[Editor’s Note: We are pleased to welcome Eric Quintane who collaborated with Guido Conaldi, Marco Tonellato, and Alessandro Lomi on their paper “Modeling Relational Events: A Case Study on an Open Source Software Project,”. The article appeared in the most recent issue of Organizational Research Methods.]
Much data used in research on organization presents itself in the form of a sequence of relations between two or more social actors. These event can be articles between coauthors, e-mails or phone calls between employees, employees solving problems, etc. Current methods for social network analysis require the transformation of these data structures into one or several cross sections, which removes valuable information about, for example, the exact sequence of the events or the changes in the composition of the set of actors engaged in these events. In this work, we present a statistical framework that enables the modeling of these relational event sequences without requiring transformation of the sequence and extent the framework to encompass events that link different kinds of actors (such as employees and problems). We provide an illustration of the model in the context of problem solving by developers in a Free Open Source Software Project.
Sequences of relational events underlie much empirical research on organizational relations. Yet relational event data are typically aggregated and dichotomized to derive networks that can be analyzed with specialized statistical methods. Transforming sequences of relational events into binary network ties entails two main limitations: the loss of information about the order and number of events that compose each tie and the inability to account for compositional changes in the set of actors and/or recipients. In this article, we introduce a newly developed class of statistical models that enables researchers to exploit the full information contained in sequences of relational events. We propose an extension of the models to cater for sequences of relational events linking different sets of actors. We illustrate the empirical application of relational event models in the context of a free/open source software project with the aim to explain the level of effort produced by contributors to the project. We offer guidance in the interpretation of model parameters by characterizing the social processes underlying organizational problem solving. We discuss the applicability of relational events models in organizational research.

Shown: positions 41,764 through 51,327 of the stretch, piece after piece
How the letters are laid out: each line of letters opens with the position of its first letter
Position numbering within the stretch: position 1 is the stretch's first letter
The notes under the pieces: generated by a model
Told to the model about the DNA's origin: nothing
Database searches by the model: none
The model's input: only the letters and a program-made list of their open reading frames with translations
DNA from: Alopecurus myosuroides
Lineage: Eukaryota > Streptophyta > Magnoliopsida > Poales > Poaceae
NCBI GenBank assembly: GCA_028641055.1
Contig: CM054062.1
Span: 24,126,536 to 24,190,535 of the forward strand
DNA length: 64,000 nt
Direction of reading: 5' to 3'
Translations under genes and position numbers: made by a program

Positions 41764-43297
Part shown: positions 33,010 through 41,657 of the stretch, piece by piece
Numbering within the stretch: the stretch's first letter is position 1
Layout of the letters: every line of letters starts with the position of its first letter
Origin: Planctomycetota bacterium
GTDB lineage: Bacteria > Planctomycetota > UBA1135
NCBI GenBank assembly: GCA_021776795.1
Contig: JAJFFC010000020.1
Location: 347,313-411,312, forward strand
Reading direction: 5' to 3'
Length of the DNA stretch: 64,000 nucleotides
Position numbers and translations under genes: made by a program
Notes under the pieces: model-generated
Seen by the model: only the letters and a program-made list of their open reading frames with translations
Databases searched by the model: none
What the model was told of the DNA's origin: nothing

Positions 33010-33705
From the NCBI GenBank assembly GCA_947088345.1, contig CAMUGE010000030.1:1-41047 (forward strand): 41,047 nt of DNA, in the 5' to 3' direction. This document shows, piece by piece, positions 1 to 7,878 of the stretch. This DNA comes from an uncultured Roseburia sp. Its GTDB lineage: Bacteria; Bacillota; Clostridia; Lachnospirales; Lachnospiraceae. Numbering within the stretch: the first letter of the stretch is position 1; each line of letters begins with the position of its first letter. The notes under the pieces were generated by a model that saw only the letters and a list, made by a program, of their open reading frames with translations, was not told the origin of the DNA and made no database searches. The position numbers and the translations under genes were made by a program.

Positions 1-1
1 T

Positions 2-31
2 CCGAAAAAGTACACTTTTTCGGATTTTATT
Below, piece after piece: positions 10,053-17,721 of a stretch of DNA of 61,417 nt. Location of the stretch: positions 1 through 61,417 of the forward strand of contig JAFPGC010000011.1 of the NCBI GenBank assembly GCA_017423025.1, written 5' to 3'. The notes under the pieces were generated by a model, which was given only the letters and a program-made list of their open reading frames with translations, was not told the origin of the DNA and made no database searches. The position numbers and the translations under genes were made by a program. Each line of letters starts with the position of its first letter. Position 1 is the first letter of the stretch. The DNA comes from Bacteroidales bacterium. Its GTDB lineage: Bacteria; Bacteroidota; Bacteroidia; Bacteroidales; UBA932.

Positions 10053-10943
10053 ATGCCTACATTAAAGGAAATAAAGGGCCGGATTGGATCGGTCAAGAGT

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Guido Conaldi is a senior lecturer in economic sociology at the University of Greenwich, UK. He holds an MSc in sociology from the London School of Economics and a PhD in social sciences from the Sant’Anna School of Advanced Studies in Pisa, Italy. His research interests lie in the area of interpersonal and organizational social networks; his current research investigates the social mechanisms contributing to the endogenous formation of structure and hierarchy in self-managing groups.
Marco Tonellato is a PhD candidate at the Institute of Management (IMA) of the University of Italian Switzerland, Lugano and a visiting researcher at Tepper School of Business, Carnegie Mellon University, USA. His research interests include the analysis of social networks within and between organizations and the organizational aspects of open productions. His current research focuses on coordination and learning processes of self-managed groups in open source software projects.